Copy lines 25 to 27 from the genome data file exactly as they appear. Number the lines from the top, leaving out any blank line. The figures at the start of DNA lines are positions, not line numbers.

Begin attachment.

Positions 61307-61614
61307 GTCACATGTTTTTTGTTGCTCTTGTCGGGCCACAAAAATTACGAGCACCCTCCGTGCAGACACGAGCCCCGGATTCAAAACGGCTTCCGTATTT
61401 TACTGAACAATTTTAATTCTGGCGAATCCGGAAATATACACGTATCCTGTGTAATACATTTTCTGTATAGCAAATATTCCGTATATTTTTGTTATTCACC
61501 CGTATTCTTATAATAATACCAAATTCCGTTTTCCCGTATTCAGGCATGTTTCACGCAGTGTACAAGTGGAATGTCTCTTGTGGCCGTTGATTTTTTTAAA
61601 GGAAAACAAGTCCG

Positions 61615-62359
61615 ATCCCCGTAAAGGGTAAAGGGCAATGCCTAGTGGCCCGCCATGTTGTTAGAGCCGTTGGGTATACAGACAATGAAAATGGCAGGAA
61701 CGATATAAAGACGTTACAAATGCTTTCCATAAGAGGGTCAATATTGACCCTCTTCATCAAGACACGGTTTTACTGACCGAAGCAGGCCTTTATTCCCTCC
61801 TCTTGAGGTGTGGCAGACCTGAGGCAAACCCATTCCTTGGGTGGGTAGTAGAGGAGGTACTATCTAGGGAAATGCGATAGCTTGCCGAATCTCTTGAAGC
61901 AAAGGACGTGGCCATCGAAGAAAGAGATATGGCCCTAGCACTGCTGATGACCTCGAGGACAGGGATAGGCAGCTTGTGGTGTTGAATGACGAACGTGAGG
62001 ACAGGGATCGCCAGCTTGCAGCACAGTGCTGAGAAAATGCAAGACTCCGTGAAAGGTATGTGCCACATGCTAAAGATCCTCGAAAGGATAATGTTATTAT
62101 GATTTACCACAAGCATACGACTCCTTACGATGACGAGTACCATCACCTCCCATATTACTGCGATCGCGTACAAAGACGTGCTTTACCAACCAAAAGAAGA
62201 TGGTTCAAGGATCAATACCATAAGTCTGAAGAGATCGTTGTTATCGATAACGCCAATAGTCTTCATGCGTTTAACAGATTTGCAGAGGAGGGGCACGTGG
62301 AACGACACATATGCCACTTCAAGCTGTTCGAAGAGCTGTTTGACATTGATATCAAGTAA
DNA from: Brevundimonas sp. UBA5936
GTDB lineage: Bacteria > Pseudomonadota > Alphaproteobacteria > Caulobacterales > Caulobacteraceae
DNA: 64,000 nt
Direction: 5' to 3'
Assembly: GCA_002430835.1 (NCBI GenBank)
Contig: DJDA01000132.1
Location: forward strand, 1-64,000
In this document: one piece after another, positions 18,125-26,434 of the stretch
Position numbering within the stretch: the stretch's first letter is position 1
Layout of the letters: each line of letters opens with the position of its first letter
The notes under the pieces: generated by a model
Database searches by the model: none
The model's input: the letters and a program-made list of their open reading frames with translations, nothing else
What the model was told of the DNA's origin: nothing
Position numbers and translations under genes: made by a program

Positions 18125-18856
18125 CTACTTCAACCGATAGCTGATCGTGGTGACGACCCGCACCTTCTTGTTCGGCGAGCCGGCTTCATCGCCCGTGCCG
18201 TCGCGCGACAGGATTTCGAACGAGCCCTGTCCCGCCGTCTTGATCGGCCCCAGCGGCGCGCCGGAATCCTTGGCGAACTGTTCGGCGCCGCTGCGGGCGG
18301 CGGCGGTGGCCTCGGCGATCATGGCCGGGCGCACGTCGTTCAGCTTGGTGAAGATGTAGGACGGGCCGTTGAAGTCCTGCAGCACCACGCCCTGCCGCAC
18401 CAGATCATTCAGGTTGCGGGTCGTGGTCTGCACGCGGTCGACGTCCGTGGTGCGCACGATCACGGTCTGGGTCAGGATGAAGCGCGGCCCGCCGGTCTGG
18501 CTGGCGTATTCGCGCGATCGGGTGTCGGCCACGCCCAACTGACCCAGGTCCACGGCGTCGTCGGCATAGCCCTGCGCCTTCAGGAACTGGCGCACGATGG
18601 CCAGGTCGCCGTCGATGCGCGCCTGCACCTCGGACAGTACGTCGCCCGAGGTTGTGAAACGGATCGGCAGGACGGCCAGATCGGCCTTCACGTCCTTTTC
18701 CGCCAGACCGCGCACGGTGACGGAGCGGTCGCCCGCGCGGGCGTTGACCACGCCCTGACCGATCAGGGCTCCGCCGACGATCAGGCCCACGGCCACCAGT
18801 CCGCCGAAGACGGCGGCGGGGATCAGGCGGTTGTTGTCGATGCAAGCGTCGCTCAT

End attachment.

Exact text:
The notes under the pieces: generated by a model
Database searches by the model: none
The model's input: the letters and a program-made list of their open reading frames with translations, nothing else